By Jesse  Melia 

On paper, it shouldn’t work. American Vandal essentially sends up the recent trend of serious, investigative docu-dramas that are all the rage on Netflix. In the vein of shows like Making a Murderer and The Jinx, it’s a detailed and comprehensive investigation of a controversial crime. Only the crime is that a high school student drew penises on the cars of the school’s faculty.

That’s a funny idea, an idea that would work well as a YouTube sketch, but not for a feature length film, or an eight-part TV series you’d think. And yet, Vandal manages to defy expectations because it actually doubles down on the absurdity, and fully immerses itself in the case with detached journalistic seriousness, which to heightens the comedy.

The show isn’t laugh out loud hilarious, but it has a persistent humour that runs throughout. The jokes stem from the sheer absurdity of the situation and the high school’s range of awkward and amusing characters.

It manages to balance the humour with a genuinely engrossing mystery. You wouldn’t expect to be so emotionally involved in a case as absurd as this, and somehow the show manages to draw you in and make you invested in the story.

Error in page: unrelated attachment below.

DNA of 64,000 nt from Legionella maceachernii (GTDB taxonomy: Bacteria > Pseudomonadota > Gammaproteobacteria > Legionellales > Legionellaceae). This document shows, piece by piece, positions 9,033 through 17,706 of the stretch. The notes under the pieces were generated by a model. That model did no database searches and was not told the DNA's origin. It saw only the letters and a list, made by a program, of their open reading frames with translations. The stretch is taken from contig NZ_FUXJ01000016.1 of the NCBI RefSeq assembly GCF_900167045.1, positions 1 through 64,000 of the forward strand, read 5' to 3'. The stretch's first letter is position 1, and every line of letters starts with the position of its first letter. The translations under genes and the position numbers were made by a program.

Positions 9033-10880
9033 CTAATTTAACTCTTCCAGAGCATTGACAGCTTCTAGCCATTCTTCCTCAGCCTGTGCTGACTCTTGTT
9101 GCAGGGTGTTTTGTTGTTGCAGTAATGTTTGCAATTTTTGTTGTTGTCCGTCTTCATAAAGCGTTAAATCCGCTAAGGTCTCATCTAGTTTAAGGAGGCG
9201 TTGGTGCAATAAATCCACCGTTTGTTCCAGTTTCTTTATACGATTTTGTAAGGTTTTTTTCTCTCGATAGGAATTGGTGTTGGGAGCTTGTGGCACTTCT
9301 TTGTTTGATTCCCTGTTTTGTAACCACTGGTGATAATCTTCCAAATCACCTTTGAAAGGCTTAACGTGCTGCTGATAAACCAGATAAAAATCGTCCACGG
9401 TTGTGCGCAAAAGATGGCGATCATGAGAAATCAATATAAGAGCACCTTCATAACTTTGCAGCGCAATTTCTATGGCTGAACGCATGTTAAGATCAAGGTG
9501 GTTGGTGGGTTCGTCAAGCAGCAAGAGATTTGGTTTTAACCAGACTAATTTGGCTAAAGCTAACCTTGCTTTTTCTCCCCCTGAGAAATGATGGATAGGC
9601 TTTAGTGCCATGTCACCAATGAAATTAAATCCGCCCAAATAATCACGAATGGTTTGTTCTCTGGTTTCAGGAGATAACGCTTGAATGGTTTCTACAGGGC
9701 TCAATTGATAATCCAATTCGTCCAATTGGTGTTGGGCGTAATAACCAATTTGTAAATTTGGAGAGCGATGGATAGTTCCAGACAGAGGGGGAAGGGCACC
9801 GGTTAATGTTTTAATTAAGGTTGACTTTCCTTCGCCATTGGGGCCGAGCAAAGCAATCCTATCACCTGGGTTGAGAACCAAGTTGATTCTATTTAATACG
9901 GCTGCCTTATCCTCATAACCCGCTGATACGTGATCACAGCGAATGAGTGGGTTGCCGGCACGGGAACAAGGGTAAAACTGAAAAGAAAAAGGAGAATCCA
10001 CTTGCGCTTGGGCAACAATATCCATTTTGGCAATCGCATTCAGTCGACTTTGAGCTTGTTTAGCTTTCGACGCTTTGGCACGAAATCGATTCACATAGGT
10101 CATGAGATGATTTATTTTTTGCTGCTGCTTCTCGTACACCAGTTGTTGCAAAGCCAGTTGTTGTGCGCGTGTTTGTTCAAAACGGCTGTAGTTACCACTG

What really elevates the series is that it has surprising dramatic heft. As the story progresses, you really start to empathise with the lead character, the titular vandal Dylan Maxwell, as the stakes and consequences of his alleged criminality come to the fore. Other standout characters are the slithering and deceptive Alex Trimboli, and the intensely inappropriate ‘cool’ teacher Mr Kraz.  

The actor portraying Maxwell, Jimmy Tatro, got his start making short, funny YouTube videos, and he definitely makes use of that skill set as the child-like and dopey high schooler. But he also gives a performance of surprising emotional depth, especially later in the show’s run as the stakes and seriousness rise.

If you’ve seen Making a Murderer or The Jinx, or even listened to the Serial podcast, you’ll recognise how expertly the team behind American Vandal have satirised the ascendant True Crime genre. It has the super slick, weighty presentation; dramatic, cinematic music; and the straight-laced, serious narration. Again, the fact that it’s presented in such a po faced manner, serves to elevate the show’s almost absurdist humour.

In the classic Netflix mould, the show is maddeningly addictive. Season one is comprised of eight punchy, compact thirty minute episodes. And it’s loaded with little plot twists and cliffhangers that continually draw you in. It’s the kind of show that a lot of viewers will burn through in one or two sittings.

So if you’re having a late night decompress after college, or a lazy hungover Sunday afternoon, American Vandal is definitely a case that’s worth opening.

Categories: Arts

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